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September 19, 2013

Secondary working on tighter coverage, big plays

The strategy was simple: don't get beat over top.

And all it took was one play from Notre Dame quarterback Tommy Rees to wide receiver DaVaris Daniels in the Fighting Irish's 31-24 win over Purdue last week to prove just how effective that game plan was.

After the Boilermakers had aggressively went after the Notre Dame passing game all night, Reese floated one over top, and Daniels beat out All-Big Ten cornerback Ricardo Allen for a game-changing 82-yard touchdown.

The Wolverines knew Notre Dame wanted to stretch the field as much as possible. They didn't let that happen, playing softer coverage outside and forcing Rees to drive the length of the field to win. Ultimately, Notre Dame scored just two offensive touchdowns, and Michigan won 41-30.

But last week's game against Akron? Not so much. Michigan played softer coverage against the Zips in a closer-than-expected 28-24 win - and it wasn't always by design.

"I don't think that was intended," Michigan coach Brady Hoke said. "I think we have to play a little tighter. I thought our eyes weren't as disciplined as they needed to be.

"I don't think it's confidence. It's concentration."

Akron quarterback Kyle Pohl hit 25 of 49 passes (51.0 percent) for 311 yards and two touchdowns, averaging 12.4 yards per completion.

Too often, the Michigan secondary played off the ball, and that led to problems.

"In the secondary, you have a job," defensive coordinator Greg Mattison said. "For example, you might have the flat or you have the deep third or you have a quarter of the field. If you don't take that responsibility and do it on every play, there's going to be sometimes when you're supposed to be in the flat that you're not tight enough.

"I think that happened to us in there. We lost concentration and started playing all of it, not what our job was. That's why at times we were definitely too soft on guys."

Redshirt sophomore cornerback Blake Countess agreed.

"When you look at the film, it's all about alignment, assignment and technique," he said. "Where are you eyes? If you're not focused on your assignment, your eyes are going to wander in the backfield for a split second and that receiver is going to go right past you. It's about being focused and into the gam and staying on your keys and assignments. We have to get back to the basics.

"It was hard to watch the film, but it was needed. We learned a lot from it. Eyes. It's all about the eyes. One of the great things about the winged helmet, as a defensive back, is you can see where the stripes are looking. It was glaring."

The soft coverage - giving up a few dink-and-dunk passes in front of the secondary - was concerning. But the amount of long passes surrendered may by more troublesome.

In the fourth quarter alone, while Michigan was desperately trying to stave off the comeback attempt, Akron quarterback Kyle Pohl completed passes of 43, 40, 24 and 21 yards, three of which set the Zips up inside the Michigan 15-yard line.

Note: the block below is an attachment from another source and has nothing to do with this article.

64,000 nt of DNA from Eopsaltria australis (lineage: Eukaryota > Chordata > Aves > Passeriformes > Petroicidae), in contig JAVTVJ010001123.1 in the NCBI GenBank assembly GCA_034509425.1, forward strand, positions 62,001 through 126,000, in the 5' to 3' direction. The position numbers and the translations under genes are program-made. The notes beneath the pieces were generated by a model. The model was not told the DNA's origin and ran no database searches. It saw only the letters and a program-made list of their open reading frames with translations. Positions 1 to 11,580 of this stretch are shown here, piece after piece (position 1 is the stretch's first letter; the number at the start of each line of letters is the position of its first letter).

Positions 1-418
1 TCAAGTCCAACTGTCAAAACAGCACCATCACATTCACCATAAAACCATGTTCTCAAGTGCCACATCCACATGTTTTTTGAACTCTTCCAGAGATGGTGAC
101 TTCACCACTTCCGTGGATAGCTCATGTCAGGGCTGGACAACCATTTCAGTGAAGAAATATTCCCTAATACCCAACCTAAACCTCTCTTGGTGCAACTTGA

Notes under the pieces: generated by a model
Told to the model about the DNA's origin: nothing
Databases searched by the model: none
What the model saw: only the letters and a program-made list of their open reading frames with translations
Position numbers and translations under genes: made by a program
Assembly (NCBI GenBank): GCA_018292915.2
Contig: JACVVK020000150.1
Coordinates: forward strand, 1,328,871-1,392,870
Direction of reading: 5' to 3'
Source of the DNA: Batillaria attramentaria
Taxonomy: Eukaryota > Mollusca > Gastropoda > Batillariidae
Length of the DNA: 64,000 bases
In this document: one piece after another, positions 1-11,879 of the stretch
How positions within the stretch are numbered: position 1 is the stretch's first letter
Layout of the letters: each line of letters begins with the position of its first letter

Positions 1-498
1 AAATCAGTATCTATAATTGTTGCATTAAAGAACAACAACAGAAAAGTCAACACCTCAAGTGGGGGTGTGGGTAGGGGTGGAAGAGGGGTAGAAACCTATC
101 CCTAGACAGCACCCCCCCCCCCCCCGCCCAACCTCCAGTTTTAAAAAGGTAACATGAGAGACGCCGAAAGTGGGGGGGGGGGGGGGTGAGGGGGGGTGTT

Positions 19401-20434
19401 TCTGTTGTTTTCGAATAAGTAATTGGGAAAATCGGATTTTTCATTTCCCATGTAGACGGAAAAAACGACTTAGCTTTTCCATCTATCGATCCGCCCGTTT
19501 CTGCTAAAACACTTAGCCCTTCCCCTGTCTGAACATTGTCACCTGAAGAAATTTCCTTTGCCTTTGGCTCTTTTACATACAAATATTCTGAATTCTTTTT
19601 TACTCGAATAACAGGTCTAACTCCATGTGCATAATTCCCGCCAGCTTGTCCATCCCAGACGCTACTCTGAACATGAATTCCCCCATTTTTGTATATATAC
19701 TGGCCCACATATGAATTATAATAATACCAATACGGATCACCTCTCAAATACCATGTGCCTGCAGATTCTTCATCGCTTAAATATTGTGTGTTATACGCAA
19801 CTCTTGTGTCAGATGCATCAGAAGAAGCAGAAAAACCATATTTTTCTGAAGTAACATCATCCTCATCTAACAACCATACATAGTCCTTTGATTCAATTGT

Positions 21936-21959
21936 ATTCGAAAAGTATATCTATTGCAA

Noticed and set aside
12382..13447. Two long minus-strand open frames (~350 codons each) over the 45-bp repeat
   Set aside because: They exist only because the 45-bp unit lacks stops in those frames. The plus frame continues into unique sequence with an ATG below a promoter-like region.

Pohl also connected with wide receiver Zach D'Orazio for a 28-yard touchdown in the third quarter and on a 30-yard pass late in the second quarter that set up a 45-yard field goal attempt, which sailed wide left.

All told, a whopping 59.8 percent of Pohl's 311 total passing yards on the day came on those five throws, huge plays that kept the Zips hanging around far longer than anyone expected.

"There were other times we didn't concentrate and we got beat on big plays, which is unacceptable on our defense. That can't happen," Mattison said. "To give up big plays -- when you give up a big play on defense in our defense, there's no way you can have a good game."

Through three games, Michigan has given up 256.3 passing yards per game, four total touchdowns and picked off five total passes.

It seems well off the pace the Wolverine secondary set last season, when they limited teams to just 169.5 passing yards per game.

But it's not exactly fair to compare the numbers at that surface-type level. The Wolverines have faces some truly pass-happy teams in the early goings.

Central Michigan, Notre Dame and Akron threw an average of 43.3 passes per game against the Wolverines, as opposed to the 25.4 passes per game the Michigan defense saw last year.

The Wolverines have actually drastically improved their numbers for completion percentage (51.5 percent, down from 60.0 percent last season), yards per attempt (5.8, down from 6.7 last year) and opponent passer rating (103.7, down from 127.8 last year).

They're also on pace to allow nine touchdown passes in the regular season, where the Michigan defense allowed 16 last year (a touchdown every 12.4 completions). This year, Michigan is giving up a touchdown every 16.7 completions.

And at the current rate, the Wolverines could hit - or possibly surpass - their interception total from last season (seven) before they even hit Big Ten season.

Last year, Michigan's opponent with the highest-ranked passing offense was Purdue (No. 56 nationally with 238.8 yards per game). Nine of Michigan's 13 opponents had a passing offense ranked 86th nationally or lower.

This year, the schedule has seven teams that are currently averaging 238 passing yards or more per game.

Can the defensive backfield make improvements? Certainly.

But they're not playing as poorly as some of the numbers seem to indicate.

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